Why trying to be the perfect parent can ruin your relationship
Finding it hard to maintain your relationship after kids? You’re not alone. Photo / Getty Images
Welcome to season two of the Herald’s parenting podcast: One Day You’ll Thank Me. Join parents and hosts Jenni Mortimer and Rebecca Haszard as they navigate the challenges and triumphs of parenting today with help from experts and well-known mums and dads from across Aotearoa.
Maintaining a happy relationship with your significant other can be tough at the best of times. So when children are added to the mix and you find yourself more exhausted and short-tempered than ever before, how do you ensure your partnership and any sort of intimacy survive parenthood?
Dr Justin Coulson is a father of six, author, podcaster, founder of parenting resource, Happy Families and husband to Kylie.
And despite juggling many hats, Coulson shares there’s one big relationship myth he’s really keen to bust.
“We’ve got this misconception, this myth that exists that you can enter into a relationship with someone and if you’re right for each other, it’s going to be okay.”
But Coulson describes this as “such an unhealthy way to consider that a relationship would work.
“Anything that is worth building takes time and intention and effort. Whether it’s a family, a relationship, a business, your retirement fund … it’s going to take you years and years of steady, consistent work.”
And this is the process Coulson says he and his wife have adopted.
“We know that every single day we have to invest. It requires that intention, that presence, that willingness. As we’ve learned that lesson we’ve had to learn how to let go of petty grievances. We’ve had to learn what works for each other.”
But making these “investments” is extra tough as parents and often we’re so caught up giving everything to our kids that we find ourselves neglecting our significant other.
“Research shows we’re investing more in our kids than we ever have before,” says Coulson.
“I think there’s also this expectation with our husband, wife, partner, or significant other that, well, they’ve made this commitment to us already, there just always going to be there. It’s not a healthy way to live your life, to take the other person for granted.”
Coulson also noted that parents are so obsessed with optimising their kids and ensuring they reach their potential, but there’s an important question they should consider first.
“I’m sure you want your kids to fulfil their potential, but, have you fulfilled yours yet?” he asks.
Rather than being so driven to “optimise your child’s potential”, getting them into extra activities and extended learning, parents should “slow down” and turn their attention to “the relationship that matters most”.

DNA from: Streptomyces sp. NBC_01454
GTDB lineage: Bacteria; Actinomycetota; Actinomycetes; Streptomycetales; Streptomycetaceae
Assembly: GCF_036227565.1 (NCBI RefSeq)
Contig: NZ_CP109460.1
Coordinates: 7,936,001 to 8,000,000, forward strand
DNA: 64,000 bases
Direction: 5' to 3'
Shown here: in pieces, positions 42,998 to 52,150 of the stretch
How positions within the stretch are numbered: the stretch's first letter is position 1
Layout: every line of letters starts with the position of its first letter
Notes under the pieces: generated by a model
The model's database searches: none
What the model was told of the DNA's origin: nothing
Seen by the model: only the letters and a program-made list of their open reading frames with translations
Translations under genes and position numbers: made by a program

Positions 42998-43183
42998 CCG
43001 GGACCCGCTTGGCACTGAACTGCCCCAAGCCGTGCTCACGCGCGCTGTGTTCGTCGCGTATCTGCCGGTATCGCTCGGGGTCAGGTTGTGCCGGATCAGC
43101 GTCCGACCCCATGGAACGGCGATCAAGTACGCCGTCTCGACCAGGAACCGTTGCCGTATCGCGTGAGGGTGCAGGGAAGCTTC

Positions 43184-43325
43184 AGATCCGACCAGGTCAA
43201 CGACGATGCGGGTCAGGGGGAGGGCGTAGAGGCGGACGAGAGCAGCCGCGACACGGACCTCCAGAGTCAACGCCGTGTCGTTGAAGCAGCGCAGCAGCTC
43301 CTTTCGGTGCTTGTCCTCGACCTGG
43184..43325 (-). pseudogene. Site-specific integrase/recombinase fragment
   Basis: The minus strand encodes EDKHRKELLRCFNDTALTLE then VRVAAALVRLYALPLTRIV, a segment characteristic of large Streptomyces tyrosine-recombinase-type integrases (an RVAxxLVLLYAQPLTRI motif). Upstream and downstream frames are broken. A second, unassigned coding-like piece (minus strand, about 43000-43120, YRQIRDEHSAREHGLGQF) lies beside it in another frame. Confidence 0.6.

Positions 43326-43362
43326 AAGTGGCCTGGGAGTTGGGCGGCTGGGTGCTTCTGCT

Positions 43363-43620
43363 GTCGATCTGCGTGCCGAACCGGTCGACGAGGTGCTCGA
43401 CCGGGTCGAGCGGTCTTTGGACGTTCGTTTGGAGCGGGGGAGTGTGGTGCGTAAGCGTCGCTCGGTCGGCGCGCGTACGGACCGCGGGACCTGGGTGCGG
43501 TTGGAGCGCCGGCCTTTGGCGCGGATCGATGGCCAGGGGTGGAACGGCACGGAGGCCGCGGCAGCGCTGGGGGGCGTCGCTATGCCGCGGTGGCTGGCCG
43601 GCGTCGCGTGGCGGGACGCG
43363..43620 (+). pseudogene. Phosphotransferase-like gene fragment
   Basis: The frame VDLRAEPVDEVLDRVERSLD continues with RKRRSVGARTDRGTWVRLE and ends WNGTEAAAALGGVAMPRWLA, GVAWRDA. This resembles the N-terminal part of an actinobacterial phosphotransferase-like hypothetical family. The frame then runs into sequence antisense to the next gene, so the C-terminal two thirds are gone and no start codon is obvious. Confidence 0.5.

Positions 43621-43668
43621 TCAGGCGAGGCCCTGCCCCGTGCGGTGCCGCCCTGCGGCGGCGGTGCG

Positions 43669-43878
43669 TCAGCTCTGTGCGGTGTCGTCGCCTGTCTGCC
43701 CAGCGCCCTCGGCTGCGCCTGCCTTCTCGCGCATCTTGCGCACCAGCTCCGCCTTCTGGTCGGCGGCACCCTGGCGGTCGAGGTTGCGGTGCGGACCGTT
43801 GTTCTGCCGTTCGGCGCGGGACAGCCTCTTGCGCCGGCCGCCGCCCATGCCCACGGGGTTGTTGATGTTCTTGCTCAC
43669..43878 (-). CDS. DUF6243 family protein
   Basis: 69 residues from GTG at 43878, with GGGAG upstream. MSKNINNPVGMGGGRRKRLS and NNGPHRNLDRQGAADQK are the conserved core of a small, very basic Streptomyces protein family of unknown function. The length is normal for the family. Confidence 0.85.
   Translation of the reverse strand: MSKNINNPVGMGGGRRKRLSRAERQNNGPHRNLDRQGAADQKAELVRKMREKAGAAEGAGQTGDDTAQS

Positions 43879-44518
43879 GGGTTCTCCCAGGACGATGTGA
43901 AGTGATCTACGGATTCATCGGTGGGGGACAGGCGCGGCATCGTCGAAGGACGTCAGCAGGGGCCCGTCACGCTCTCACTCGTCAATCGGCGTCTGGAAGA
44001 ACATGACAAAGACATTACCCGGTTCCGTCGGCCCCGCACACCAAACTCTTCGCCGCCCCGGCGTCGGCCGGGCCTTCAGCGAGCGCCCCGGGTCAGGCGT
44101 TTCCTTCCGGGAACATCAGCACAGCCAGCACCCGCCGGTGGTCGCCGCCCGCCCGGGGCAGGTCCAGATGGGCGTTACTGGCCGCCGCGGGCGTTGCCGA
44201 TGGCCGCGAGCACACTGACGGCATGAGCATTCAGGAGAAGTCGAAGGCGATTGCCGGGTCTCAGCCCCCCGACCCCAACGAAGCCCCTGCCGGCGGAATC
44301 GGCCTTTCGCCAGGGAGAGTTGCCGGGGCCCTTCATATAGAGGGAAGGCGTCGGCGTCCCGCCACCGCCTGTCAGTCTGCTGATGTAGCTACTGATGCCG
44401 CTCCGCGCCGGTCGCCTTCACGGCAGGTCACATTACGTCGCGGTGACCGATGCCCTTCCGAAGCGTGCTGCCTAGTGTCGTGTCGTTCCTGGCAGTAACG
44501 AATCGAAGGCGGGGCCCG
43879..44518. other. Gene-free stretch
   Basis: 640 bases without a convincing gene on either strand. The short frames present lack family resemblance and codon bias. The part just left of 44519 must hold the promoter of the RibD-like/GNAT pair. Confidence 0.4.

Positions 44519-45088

“Because once the kids move out, what have you got left if you haven’t got your relationship with your partner? If they’re not your favourite person in the whole wide world, you’re not going to get through this parenting thing anyway.”
When it comes to intimacy, Coulson says new parents especially will likely experience a change in this area.
“In relation to intimacy, this is really for men, but guys need to understand that your wife or partner’s sexual drivers are really different, especially once you’ve had a baby. Now there’s a baby and exhaustion and mastitis and breastfeeding. Or the fact that there’s so many things to do.
“The cognitive load shifts enormously. So guys need to make sure they give their female partner at least 30 to 40 minutes of warm-up before anything significant happens.”
Coulson says one “critical thing” that also makes a huge difference to the health of your relationship is “maintaining connection”.
“The way I define connection is when we feel seen and heard and valued. What often happens in our adult relationships once kids come along – and especially as they grow and demand more of us and tire us out – we stop seeing and hearing and valuing our partner.
“When our partner’s talking to us, if we can really see them, stop what we’re doing, put our phones down … you don’t need to hold your phone when you’re talking to the people you love the most in the world.”
And he says as cliche as it may sound, date nights are important.
“If you’ve got some kind of support around you, utilise it. Grandparents or aunties or uncles, whoever is nearby, if they can look after your little ones even for two or three hours on a Friday night or Saturday morning, get out and spend some time as a couple. It’s so important for restoring that relationship.”
• To learn more about how to maintain and enjoy your relationship when you have children, listen to today’s episode of One Day You’ll Thank Me.